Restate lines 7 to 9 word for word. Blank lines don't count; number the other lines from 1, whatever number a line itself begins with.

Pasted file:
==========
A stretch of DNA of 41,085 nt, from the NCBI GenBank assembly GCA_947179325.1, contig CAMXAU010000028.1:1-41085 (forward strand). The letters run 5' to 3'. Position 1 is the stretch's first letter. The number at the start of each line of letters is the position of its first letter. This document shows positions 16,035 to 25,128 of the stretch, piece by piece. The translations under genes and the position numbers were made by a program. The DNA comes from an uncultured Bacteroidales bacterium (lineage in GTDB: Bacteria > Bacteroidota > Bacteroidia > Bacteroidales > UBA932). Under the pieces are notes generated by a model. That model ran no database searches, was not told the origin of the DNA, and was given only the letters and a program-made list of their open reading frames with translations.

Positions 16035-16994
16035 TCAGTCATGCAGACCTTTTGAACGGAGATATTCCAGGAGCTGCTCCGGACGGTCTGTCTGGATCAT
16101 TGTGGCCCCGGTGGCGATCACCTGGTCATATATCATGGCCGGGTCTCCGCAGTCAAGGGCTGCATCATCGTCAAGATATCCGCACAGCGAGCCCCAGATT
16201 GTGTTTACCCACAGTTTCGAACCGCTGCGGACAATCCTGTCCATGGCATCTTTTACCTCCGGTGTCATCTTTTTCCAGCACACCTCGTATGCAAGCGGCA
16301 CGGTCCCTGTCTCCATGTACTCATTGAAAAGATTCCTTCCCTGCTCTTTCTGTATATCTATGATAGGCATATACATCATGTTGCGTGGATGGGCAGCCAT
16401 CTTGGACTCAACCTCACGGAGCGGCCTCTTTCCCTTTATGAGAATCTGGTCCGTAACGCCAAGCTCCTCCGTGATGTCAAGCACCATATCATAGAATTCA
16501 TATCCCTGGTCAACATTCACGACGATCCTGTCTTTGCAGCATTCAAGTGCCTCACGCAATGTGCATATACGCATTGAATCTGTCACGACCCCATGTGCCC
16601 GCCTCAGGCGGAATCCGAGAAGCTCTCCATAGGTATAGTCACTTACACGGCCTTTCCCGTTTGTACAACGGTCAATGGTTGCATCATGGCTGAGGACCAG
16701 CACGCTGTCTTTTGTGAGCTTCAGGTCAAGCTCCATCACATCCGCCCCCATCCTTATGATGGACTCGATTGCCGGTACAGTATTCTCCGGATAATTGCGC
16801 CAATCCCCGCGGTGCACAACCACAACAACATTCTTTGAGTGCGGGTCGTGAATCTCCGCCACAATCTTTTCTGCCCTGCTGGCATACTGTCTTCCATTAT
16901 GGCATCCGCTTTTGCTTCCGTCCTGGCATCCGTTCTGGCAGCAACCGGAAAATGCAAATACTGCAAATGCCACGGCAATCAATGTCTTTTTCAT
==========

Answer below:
16401 CTTGGACTCAACCTCACGGAGCGGCCTCTTTCCCTTTATGAGAATCTGGTCCGTAACGCCAAGCTCCTCCGTGATGTCAAGCACCATATCATAGAATTCA
16501 TATCCCTGGTCAACATTCACGACGATCCTGTCTTTGCAGCATTCAAGTGCCTCACGCAATGTGCATATACGCATTGAATCTGTCACGACCCCATGTGCCC
16601 GCCTCAGGCGGAATCCGAGAAGCTCTCCATAGGTATAGTCACTTACACGGCCTTTCCCGTTTGTACAACGGTCAATGGTTGCATCATGGCTGAGGACCAG